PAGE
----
Roberta did a most artistic piece of
work In tho strong drama of Russian
life. "Tho Romanoffs."
W. J. Mulkey, who was elected to the
I-eglslature from Gilliam Ootirty. has
moved his family back to old Polk and
this will bo their future home.
The latest Issue of Truth In !.on.lon
contains bitter complaint about the
way in which Americans ate taken up
by the Prince of Wales In exclusion of
Knulish lad:e. Tl-I. is only a rejec
tion of what I everywhere being said,
t'nder whatever lnem!vc. tho femi
nine toileta reach unheard of luxury
and costlines this ye..r. N-i:ral flow
er have given way to flowers niTde of
rare Jew els.
At the close .f the InstaCsflon of new
officer of Ianhoe lorlce. No. 11.
Knicht of Pythla. last night retiring
Chancellor Georco River was present
ed w-th a handsiinie gold chain and K.
of p. charm.
Joe Isy. the Portland deteetlvo who
went to New berg. New Yoi k. some two
weeks aco to brine back t'oiuractor
f"oyle. the absconding debtor, la havtnir
no end of trouble with hi man. Pav
got to Newberg all rli:ht an.l secured
paper to bring hi man back, but
to le, who had some ir.i.oi. presuinab'y
laken from I is victim out here, se
cured some aecomm.wla t inir lawyets
who soon found flaw In the p -e r .
The matter ha gone before the Su
preme Court there anl I'oyle may
wrlsule out of arrest.
aether Way lo Mrt Fire llfi Oil
Vtllbowt llawaer.
P iRTLANP. July T.--tTe the Edi
tor.) Having read Mr. Wehst.r letter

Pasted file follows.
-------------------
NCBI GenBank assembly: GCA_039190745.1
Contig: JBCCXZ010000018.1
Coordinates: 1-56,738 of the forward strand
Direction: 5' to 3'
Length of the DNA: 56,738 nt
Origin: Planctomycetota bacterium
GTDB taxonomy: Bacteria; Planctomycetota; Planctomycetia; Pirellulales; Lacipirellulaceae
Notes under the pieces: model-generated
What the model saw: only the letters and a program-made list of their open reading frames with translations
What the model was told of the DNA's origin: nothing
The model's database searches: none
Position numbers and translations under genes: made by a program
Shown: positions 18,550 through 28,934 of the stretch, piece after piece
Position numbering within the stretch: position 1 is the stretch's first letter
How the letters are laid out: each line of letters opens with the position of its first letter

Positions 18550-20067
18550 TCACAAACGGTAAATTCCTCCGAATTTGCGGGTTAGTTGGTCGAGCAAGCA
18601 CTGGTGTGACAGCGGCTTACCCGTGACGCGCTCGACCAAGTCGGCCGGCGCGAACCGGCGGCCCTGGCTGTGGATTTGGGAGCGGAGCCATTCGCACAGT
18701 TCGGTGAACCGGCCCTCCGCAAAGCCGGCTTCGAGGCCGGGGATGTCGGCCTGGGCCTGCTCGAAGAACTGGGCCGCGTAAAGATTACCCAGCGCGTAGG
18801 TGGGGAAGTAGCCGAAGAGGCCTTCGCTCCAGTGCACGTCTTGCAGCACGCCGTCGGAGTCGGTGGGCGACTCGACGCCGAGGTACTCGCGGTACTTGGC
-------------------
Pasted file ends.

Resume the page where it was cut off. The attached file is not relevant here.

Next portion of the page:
on a safe way to stait tire with kero
sene I would like to mention another
safe way tl'at will do aw-ay with the
possibility of uny one trtng to icoir
a little keiosepe in the allies la the
hearth of the stove.
As to his su nest Ion. If some people,
would get out c f their supply of truly .
mixed ashe In their csn. many of
them w-tiuld be templed to pour a little
kerosene In the ashes In the ash box or
hearth of the sloe. which would be
very apt to caua trouble, if the ashe
were xcry warm.
A very safe wav to Ilchl fires bv
the use of kerosene la to take a plee-e
of romruin building brick about thre'e
Inches long and about I i-s inches
quare. twist a piece of wire around It.
leavinc wire about eieM or nine Inches
lonir to form a handle; then take a
quart tin of some kind, such as a
tomato can. put enouch keroviic In
to cover the piece of hrlrk. let brlrk
slay in can. when not In use. Whe-n
lighting fires. Iicht the bri. k and put In
hearth or acalnst grate bars, and yon
hae a perfectly safe way of lighting
fire wlih kerosene. 11. .1. WAliU
Sail vVith the Wind,
Mr. Retailer
If on know aeihine about a
boat ou know it Is easier to mako
procress sailing with the wind thsn
In tacking against It.
In own case. Mr. Retailer. It
means moving with popular demand.
If the manufacturei advertise
their good in tl Is newspaper It
means business.
If on show these newspaper ad
vertised goods and give them to the
public when It ask for them you
are aar.lng with tho win.!.
And the port of our oe Is tho
Port of Profit.